World Library  
Flag as Inappropriate
Email this Article

Aaron David Miller

Article Id: WHEBN0015847540
Reproduction Date:

Title: Aaron David Miller  
Author: World Heritage Encyclopedia
Language: English
Subject: American Jews, Center for Middle Eastern Studies at Lund University, Center for Middle East Policy, Israel Policy Forum, Moment (magazine)
Collection:
Publisher: World Heritage Encyclopedia
Publication
Date:
 

Aaron David Miller

Aaron David Miller
Photo of Aaron David Miller
Born (1949-03-25) March 25, 1949
Cleveland, Ohio
Nationality American
Alma mater University of Michigan
Period 1980–present
Subject Middle East policy and analysis
Spouse Lindsay
Children Jennifer

Aaron David Miller (born March 25, 1949) is an American Middle East analyst, author, and negotiator. He is currently Vice President for New Initiatives at the Woodrow Wilson International Center for Scholars, and has been an advisor to both Republican and Democratic secretaries of state.

Miller worked for the Woodrow Wilson International Center for Scholars in Washington, DC, first as public policy scholar, and later as vice president for new initiatives. In 2014, Miller published his fifth book, The End of Greatness: Why America Can't Have (and Doesn't Want) Another Great President."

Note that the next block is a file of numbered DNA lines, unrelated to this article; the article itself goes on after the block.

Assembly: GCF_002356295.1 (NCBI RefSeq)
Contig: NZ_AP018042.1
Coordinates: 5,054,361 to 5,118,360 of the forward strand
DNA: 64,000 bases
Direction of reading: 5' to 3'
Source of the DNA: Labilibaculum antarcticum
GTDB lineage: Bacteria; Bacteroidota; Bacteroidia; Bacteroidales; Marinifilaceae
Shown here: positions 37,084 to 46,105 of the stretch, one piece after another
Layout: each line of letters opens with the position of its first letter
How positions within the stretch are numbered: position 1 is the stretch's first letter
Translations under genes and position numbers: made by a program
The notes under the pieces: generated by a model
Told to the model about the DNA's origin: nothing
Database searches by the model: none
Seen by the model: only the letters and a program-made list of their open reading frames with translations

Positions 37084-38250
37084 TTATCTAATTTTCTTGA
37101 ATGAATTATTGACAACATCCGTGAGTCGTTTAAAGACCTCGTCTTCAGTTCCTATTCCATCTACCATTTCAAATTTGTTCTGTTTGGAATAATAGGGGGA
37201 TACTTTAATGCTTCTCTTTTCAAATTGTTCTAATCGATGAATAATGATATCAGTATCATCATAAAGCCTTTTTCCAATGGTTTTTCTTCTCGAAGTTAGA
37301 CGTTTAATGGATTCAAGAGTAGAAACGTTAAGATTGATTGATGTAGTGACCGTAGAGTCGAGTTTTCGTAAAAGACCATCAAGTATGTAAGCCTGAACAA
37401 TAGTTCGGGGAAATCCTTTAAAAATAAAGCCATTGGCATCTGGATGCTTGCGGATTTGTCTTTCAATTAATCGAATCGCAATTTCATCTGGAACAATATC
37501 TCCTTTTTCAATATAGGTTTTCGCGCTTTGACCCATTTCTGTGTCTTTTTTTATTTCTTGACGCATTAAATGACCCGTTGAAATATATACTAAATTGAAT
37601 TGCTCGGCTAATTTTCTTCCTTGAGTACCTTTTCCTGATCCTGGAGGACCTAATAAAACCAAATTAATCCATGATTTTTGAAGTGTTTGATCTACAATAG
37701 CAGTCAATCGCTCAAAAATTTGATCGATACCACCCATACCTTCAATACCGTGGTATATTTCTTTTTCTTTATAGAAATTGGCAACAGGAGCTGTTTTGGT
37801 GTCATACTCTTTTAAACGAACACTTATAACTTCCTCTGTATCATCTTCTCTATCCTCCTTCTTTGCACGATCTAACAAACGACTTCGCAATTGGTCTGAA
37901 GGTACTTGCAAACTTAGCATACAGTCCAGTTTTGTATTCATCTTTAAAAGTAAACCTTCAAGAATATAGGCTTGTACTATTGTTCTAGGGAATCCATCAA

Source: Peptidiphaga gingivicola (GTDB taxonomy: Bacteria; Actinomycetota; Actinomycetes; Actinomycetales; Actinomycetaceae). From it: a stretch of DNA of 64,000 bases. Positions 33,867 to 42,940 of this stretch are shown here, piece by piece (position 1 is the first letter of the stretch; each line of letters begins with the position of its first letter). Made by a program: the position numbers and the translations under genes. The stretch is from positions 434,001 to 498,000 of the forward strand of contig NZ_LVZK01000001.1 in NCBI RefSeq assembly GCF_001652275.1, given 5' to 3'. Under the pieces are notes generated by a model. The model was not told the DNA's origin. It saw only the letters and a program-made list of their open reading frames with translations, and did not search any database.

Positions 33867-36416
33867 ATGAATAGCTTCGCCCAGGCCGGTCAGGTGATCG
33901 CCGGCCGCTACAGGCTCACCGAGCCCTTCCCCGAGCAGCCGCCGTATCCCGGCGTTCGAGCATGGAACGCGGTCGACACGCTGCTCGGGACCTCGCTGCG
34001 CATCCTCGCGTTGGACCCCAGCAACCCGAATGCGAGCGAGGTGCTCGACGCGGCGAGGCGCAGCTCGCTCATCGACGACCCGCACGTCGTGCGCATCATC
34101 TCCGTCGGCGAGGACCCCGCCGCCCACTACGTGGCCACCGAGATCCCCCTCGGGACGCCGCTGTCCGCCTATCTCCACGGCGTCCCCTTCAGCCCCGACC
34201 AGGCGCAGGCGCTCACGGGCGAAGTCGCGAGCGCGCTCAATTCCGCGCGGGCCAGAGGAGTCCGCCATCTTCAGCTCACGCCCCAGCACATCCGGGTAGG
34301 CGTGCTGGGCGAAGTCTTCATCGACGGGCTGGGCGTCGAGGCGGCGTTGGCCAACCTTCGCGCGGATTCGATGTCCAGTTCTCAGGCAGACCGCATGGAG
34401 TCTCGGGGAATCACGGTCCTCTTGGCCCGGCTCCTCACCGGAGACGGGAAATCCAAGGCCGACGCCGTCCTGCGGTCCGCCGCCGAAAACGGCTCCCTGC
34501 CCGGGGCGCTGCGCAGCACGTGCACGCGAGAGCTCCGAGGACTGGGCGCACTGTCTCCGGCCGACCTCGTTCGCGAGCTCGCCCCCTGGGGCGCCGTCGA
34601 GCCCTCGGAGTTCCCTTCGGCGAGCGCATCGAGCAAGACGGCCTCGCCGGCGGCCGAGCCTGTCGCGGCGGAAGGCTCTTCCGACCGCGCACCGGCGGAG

Background

Miller was born in Cleveland, Ohio on March 25, 1949, the eldest son of Samuel H. and Ruth Ratner Miller.[1][2] Miller lives in Chevy Chase, Maryland with his wife Lindsay. They have two children: Jennifer, and Daniel.

Education

Miller began his undergraduate career at Tulane University and spent a semester at the University of Warwick on a history honors exchange program before graduating from the University of Michigan with a B.A. in 1971. Continuing on toward an M.A. in American Civil War history,[3][4] Miller changed fields to Middle East and American diplomacy and spent 1973 to 1974 in Jerusalem studying Arabic and Hebrew. He completed his Ph.D. in 1977. His dissertation, Search for Security: Saudi Arabian Oil and American Foreign Policy, 1939–1949 was published by the University of North Carolina Press in 1980, and in paperback in 1991.[5][6][7]

Government career

Miller entered the Department of State in November 1978 as an historian in the Amman, Jordan before joining the Secretary of State's Policy Planning Staff in 1985. Between 1985 and 1993, Miller advised Secretaries of State Shultz and Baker, helping the latter plan the Madrid Peace Conference of October 1991.